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CetraRuddy’s strategy chief paving the way for the next generation

As a female executive in the industry, Emmanuelle Slossberg is now paving the way for future young women of real estate.

Recently, the French-born but Italian-raised Slossberg was appointed as the co-chair of the Urban Land Institute’s Women’s Leadership Initiative membership subcommittee where she’ll be responsible for bridging the current female leaders with the next generation. And in her career, Slossberg also maintains a leadership role as CetraRuddy’s director of strategy and is in charge of ensuring the company’s trajectory and mission forward.

Slossberg began her jump into the industry after moving to America to attend the University of Pennsylvania for her master’s degree in architecture. After a short stint at a soccer news startup early on, she moved onto strategy development and eventually landed at the New York-based architecture and interior design firm, CetraRuddy, in 2009, as a director of strategic development.

And recently promoted to the director of strategy, Slossberg is primarily tasked with the continual growth of the company. While CetraRuddy’s core market is urban multifamily, Slossberg said they’re looking to diversify their geographic locations to include the UK, Toronto, and even India and Saudi Arabia. With expansion in mind, she’s then tasked executing the strategy and coordinating all the other departments, like business development, marketing and PR and more.

“For us there’s two ways of getting into new markets,” Slossberg explained of the process. “One is through reputation and two is active making efforts. In terms of actively making efforts, we’re looking at more national markets and further out in New Jersey and we’re even looking into London.”

After close to a decade at CetraRuddy, Slossberg attributes her success to the mentors at the company, both male and female. During her journey upwards, she said she was very fortunate to have Nancy Ruddy, the company’s co-founding principal and half of its namesake, as one of her mentors and that the company largely had a 50-50 split between its male and female employees.

Now in a leadership position herself, she’s already working on improving the ecosystem for all the other young women who want to climb the ladder.

Outside her work with CetraRuddy, Slossberg has been involved with the nonprofit research organization Urban Land Institute for close to a decade. She said it started with attending their networking dinners and slowly became more involved over time. In January, she was approached by the then-co-chairs of ULI’s women’s committee to take over one of their spots because of her investment and engagement with the Women’s Leadership Initiative.

As the group’s membership subcommittee co-chair, she’s similarly tasked with ensuring and moving forward the group’s mission of getting more women in the workplace and helping them navigate the real estate world. Slossberg said the subcommittee mostly focuses on its four initiatives that include promoting leadership roles for women, increasing the number of women in these roles, increasing the visibility of women leaders, and spreading the word of ULI to the next generation of women. She added that the Women’s Leadership Initiative often holds events like leadership coaching and offers scholarships.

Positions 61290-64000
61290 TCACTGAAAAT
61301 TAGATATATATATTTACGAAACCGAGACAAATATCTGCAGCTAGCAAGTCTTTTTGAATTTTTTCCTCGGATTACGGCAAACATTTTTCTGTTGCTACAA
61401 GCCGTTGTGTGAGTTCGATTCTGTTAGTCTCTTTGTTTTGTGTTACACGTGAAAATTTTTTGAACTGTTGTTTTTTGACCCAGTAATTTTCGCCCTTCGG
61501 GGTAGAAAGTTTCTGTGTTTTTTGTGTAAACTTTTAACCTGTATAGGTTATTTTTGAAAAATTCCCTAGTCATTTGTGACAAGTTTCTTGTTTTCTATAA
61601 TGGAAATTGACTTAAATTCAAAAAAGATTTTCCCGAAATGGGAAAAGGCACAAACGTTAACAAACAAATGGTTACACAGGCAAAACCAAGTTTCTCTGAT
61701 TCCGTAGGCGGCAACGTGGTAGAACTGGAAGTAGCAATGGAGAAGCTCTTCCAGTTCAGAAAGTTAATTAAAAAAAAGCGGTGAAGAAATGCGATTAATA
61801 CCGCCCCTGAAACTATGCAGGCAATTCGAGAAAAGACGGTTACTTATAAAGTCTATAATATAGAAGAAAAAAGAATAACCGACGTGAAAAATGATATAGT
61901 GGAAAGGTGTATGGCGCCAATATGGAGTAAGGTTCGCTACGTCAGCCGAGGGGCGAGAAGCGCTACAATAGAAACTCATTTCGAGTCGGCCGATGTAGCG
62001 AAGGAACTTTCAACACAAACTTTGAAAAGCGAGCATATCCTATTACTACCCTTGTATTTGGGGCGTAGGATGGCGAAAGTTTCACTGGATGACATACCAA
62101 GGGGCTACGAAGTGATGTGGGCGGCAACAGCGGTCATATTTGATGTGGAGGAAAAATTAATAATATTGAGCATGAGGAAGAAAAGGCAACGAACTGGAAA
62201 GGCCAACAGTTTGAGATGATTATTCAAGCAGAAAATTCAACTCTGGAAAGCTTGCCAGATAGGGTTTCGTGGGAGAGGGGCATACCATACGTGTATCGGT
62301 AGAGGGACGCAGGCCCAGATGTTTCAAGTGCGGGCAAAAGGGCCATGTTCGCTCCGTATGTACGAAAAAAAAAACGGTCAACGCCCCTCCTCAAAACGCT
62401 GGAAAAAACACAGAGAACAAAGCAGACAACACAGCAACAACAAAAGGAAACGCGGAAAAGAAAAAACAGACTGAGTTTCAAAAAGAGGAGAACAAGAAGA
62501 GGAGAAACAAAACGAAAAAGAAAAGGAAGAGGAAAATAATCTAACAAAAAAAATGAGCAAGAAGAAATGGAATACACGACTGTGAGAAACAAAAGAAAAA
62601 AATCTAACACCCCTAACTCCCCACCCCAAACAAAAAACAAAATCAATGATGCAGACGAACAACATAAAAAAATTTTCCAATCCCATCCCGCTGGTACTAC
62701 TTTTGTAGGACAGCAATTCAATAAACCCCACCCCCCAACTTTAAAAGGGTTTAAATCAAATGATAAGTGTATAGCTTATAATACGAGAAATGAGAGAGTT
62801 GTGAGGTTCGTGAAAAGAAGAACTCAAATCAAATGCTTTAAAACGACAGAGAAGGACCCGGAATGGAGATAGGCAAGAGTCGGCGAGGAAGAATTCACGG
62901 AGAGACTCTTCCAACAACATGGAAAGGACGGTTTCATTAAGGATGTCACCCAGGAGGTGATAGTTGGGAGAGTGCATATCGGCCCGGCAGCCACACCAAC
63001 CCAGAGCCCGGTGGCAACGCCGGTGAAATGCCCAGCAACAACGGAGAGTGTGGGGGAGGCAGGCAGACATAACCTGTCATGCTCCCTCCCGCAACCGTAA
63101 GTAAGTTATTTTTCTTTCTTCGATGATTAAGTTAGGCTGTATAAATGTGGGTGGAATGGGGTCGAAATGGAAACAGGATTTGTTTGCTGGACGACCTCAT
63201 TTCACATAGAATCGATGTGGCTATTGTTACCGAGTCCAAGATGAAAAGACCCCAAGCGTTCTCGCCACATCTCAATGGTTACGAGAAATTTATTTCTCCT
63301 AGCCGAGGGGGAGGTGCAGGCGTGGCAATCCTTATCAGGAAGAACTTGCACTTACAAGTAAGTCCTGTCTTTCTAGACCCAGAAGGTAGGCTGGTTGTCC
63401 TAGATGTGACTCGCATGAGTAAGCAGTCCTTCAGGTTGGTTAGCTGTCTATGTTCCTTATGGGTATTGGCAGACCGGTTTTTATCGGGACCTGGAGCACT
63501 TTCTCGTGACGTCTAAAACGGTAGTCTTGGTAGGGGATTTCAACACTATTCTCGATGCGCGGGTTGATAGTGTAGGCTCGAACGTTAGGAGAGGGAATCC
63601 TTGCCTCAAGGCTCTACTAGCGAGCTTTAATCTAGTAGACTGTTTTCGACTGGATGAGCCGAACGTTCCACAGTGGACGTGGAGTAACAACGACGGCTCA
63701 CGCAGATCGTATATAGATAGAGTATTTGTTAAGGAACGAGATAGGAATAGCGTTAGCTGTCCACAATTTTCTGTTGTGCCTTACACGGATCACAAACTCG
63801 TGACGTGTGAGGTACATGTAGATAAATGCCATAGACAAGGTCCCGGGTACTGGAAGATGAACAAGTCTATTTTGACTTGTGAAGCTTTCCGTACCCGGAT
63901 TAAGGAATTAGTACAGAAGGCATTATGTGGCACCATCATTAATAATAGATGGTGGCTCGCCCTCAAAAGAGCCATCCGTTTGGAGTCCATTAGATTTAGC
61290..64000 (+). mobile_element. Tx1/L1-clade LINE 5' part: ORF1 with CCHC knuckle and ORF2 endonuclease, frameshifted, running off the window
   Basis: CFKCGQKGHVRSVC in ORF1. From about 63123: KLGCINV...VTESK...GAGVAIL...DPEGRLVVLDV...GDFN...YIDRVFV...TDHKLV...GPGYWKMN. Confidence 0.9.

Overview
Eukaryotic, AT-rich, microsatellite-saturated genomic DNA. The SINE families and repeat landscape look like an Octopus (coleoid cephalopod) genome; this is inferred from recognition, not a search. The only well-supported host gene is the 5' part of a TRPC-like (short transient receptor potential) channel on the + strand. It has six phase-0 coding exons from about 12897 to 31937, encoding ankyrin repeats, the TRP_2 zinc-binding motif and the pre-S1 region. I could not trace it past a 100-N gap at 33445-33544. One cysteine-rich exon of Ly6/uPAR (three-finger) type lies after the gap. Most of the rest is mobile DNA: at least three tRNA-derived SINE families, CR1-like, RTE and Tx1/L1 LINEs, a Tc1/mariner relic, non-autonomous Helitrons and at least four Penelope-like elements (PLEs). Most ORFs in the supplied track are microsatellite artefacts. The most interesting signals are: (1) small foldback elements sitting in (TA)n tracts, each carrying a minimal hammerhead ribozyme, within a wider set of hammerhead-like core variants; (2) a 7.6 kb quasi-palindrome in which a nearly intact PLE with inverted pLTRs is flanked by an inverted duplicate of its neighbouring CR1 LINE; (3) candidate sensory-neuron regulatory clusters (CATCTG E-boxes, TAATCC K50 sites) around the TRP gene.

Slossberg said that the younger generation should focus on absorbing as much as they can, asking more questions, and creating these networks early in their life.

“I’m seeing a lot of younger people being very forceful about making their mark because they want to be heard,” Slossberg said. “Most of the times, it’s great to see that incentive, but there [should be] a balance between when to listen and when to be heard.”

“It’s not always about leading, it’s also about knowing when to follow even as a leader,” she added. “It’s not about control, it’s about creating inspiration, having values align, and setting an example through those values, in terms of work ethic, how you treat people, respecting people’s time.”

More importantly, Slossberg said it’s crucial to join organizations like ULI and further the shift of having more women in the workplace.

“With this group, I found my home,” Slossberg said of the Women’s Leadership Initiative. “There are a lot of women who are high to mid-career and a lot of women who are on the sea level and it’s about connecting new members to senior members for mentors.”

And as the group proliferates, Slossberg expects higher membership numbers to align with the rapidly-changing workplace that she feels is better suited for women.

“The workplace is changing because of technology and I think it’s benefitting everyone,” Slossberg said. “The workplace has tolerance for mentorship, guidance, engaging in other organizations, but also to support you if your kid is sick and you have to work at home.”

For other women seeking to better represent leaders in the real estate industry, Slossberg said the time is now.

“There’s a tectonic shift happening in culture and the world in terms of how we’re working,” Slossberg said. “That’s why I’m saying I think the future for women is already here.”

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